Kodak Medalist II

Owner's Notes

When it comes to medium format photography – using 120 and 616 film, as opposed to 35mm film – I’ve had hits and misses with my cameras. Many of my medium format camera that were once in my possession

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Includes (2)

  • two film spools
  • carrying case
VIEW ALL

Brand
Kodak
Model
Medalist II
Condition
New

Reviews (11)

Average 5.0 Stars

No complaints here, Donald was very helpful in getting things set up. Would certainly rent from again.

Super flexible with drop off and pick up. Would definitely rent from him again and recommend.

Manfrotto Monopod

November 2017

Flexible pickup, equipment exactly as expected, there was also a gorillapod (which came in handy). Thanks!

Professional, kind, and flexible about delivery and pickup. The connections on both the power cable and the FireWire cable were both finicky, but not a problem as long as you didn’t disturb them during transfer. Would definitely rent from Don again.

Don was flexible with meeting times and really nice! Solid lender :)

Don was great to rent from. Extremely flexible with my timing, extremely cooperative with my not one but TWO rental extensions, and just an all around easygoing guy to communicate with for rental needs.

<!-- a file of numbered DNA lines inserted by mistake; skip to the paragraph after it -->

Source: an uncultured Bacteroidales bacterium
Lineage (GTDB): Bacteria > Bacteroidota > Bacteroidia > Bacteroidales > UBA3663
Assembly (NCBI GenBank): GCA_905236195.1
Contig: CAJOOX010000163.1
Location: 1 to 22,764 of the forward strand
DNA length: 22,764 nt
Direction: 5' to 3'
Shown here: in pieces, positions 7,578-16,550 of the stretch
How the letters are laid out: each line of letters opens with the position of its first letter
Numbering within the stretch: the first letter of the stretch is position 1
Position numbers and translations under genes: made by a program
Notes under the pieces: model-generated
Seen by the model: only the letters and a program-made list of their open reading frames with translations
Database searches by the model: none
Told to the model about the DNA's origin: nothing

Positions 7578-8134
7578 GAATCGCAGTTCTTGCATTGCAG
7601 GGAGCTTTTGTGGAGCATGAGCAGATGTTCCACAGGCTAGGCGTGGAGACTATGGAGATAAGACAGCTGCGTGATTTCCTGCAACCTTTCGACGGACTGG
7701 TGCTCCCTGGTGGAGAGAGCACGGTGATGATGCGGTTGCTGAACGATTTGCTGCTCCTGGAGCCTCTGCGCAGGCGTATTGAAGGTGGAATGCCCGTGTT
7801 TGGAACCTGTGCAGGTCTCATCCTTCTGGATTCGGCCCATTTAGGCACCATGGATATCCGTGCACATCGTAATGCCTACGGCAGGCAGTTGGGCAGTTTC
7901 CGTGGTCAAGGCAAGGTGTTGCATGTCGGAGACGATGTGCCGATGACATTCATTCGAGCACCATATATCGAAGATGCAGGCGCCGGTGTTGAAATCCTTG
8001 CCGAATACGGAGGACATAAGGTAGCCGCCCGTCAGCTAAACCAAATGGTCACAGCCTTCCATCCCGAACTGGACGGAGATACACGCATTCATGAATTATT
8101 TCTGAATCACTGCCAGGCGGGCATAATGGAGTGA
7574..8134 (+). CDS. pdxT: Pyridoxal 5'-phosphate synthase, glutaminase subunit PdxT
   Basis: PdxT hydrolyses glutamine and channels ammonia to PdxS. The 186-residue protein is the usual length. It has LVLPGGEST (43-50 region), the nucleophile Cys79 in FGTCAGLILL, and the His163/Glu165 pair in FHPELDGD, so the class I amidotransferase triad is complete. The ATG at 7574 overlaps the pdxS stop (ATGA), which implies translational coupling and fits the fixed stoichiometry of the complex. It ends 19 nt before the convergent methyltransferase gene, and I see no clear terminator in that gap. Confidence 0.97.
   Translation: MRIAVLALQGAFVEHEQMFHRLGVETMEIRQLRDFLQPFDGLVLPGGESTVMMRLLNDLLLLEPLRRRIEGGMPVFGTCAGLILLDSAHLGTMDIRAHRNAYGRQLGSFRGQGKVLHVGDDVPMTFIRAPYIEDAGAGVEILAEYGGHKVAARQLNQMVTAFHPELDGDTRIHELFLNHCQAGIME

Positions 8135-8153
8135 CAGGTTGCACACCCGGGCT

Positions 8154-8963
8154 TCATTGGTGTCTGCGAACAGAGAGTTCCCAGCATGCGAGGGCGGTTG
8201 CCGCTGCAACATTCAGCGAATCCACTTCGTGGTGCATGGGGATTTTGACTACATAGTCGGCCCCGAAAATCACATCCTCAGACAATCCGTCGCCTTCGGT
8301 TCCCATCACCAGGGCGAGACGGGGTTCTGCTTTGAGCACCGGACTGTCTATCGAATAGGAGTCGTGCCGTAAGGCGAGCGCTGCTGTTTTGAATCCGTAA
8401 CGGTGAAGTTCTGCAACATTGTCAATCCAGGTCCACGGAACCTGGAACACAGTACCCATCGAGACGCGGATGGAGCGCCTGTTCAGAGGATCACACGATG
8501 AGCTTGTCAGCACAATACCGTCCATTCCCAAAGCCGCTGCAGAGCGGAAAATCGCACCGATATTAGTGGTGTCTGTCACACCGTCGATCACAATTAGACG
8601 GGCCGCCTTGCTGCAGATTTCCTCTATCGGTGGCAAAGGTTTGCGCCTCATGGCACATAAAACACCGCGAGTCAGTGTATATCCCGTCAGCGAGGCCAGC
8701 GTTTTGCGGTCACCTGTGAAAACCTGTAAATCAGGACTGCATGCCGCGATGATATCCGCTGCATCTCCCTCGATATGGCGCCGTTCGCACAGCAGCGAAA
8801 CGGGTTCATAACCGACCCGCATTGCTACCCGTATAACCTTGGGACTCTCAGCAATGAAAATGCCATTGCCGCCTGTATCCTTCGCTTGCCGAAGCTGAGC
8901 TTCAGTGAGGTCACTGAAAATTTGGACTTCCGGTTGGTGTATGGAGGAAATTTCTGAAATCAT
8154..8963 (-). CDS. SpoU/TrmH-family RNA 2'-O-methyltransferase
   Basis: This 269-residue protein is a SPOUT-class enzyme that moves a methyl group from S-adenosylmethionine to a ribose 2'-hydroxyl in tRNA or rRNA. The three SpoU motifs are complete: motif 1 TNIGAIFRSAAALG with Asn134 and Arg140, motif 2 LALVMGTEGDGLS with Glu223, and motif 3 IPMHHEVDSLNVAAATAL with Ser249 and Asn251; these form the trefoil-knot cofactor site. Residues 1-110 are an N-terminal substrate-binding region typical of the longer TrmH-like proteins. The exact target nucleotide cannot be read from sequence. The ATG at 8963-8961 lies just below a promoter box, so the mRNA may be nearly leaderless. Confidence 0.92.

The Sony DSR-11 was pretty terrific as well. It was a little on the dusty side at first, but I was able to clean the heads thanks to some great YouTube tutorials out there, and captured almost 80 hours of video going back to the early 2000's. If you get the horizontal lines or the tape gets stuck as the first few did for me, the process of cleaning it can be found via searching "clean Sony DSR-11 Deck" on Google, and getting a few easy to find electronics cleaning products. Also, remember that the maximum resolution for DV is 720x480, so don't expect any crystal clear cinematic masterpieces here. That's something I totally forgot until watching my pixelated high school self on screen.

!!! One major thing to note is that Adobe Premiere does not currently support DV Capture as it did in previous editions. Your options are either Final Cut X, iMovie, Quicktime Player (which was actually my personal favorite as it was easiest and had the best guaranteed quality with limited timecode errors), or getting ahold of an older machine / virtual machine with Final Cut 7 or any Adobe Premiere iteration pre-2015. !!!